Pedestrian Accidents on the University of Kentucky Campus
September 29th, 2016 by Attorney Julie Butcher
The UK campus is alive with people during the school year. With about 29,000 students and another 14,000 staff and faculty who need to go where they belong, there will be thousands of pedestrians walking through the campus each day. Add to this all the vehicle traffic from students, employees, mass transit, contractors and deliveries, and the campus is an accident waiting to happen.
It probably won’t take long, especially with so many distracted pedestrians and drivers. Students may be focused on smartphones, texting, Twitter, listening to ear buds or headphones. Some may actually talk to one another, too distracted to notice dangers ahead. If pedestrians don’t pay attention to where they are or where they’re headed, miss traffic signals or not hear vehicles passing, by serious injuries or deaths may occur.
Not only are the pedestrians distracted, the drivers are, too. They may also be preoccupied by smartphones, texting, eating, adjusting temperature controls or the radio while driving on South Limestone. Heated debates with passengers about UK basketball or how bad the football team will be could result in a driver’s failing to notice a pedestrian walking onto Rose Street.
Major sporting events bring thousands more people onto the campus and increase vehicle traffic, increasing the risks of accidents. Fans drinking too much before and after the games pose additional hazards to pedestrians and drivers alike.
Drivers need to take precautions to prevent hitting a pedestrian, including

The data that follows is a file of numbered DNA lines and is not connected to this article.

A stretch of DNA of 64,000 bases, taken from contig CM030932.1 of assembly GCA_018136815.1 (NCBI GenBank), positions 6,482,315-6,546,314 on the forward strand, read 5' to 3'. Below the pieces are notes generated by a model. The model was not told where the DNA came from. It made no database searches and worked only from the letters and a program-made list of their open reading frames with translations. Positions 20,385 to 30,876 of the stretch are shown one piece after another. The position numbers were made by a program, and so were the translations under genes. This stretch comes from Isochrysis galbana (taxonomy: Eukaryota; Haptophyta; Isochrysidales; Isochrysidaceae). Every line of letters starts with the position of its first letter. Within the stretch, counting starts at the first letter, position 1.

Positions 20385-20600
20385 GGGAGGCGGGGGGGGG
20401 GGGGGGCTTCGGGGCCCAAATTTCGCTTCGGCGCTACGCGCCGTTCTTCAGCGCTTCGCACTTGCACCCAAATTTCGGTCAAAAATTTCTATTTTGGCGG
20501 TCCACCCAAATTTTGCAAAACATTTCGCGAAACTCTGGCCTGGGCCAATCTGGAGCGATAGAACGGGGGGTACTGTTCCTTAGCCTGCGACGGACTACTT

- Focus on the road and driving — don’t look at your phone. Listen to GPS directions — don’t look at the map on the screen unless you’re at a stop light or a stop sign. If your phone rings or you receive a text, ignore them. Let the caller leave a message. Read the text later.
- Check your mirrors, look to both sides and drive slowly when backing out of driveways or parking spaces.
- Don’t speed. Drive at a safe speed for conditions. Slow down in parking lots. Rain, snow and ice can make stopping more difficult and make it easier to hit a pedestrian or another vehicle. Give yourself enough time and distance to brake and stop.
- Give pedestrians in crosswalks the right of way. Be aware of pedestrians on the sidewalk and be prepared for the possibility of jaywalkers suddenly entering the roadway.
Pedestrians can also take steps to be safer:
- Look both ways before crossing the street.
- Pay attention to stoplights, crosswalk signals and signs on the streets. Walk only on the proper signal; don’t rush across as the lights are changing.
- Be alert when crossing the street. Look for drivers who are going too fast to stop in time or who are driving erratically.
- Avoid walking alone if you have been drinking. Impaired judgment and senses make it more difficult to safely get to your destination.
- Walking at night can be especially hazardous, particularly in bad weather and poor visibility. Wear bright or reflective clothing and carry a flashlight. Be less concerned about fashion and more concerned about getting to your destination in one piece.
- Use sidewalks when available. If you must walk in the street, walk toward oncoming traffic.
If you’ve been injured as a pedestrian in an accident on the University of Kentucky campus, we can help. Contact our office today so we can talk about what happened, your injuries, applicable laws and your best options for obtaining compensation for those injuries.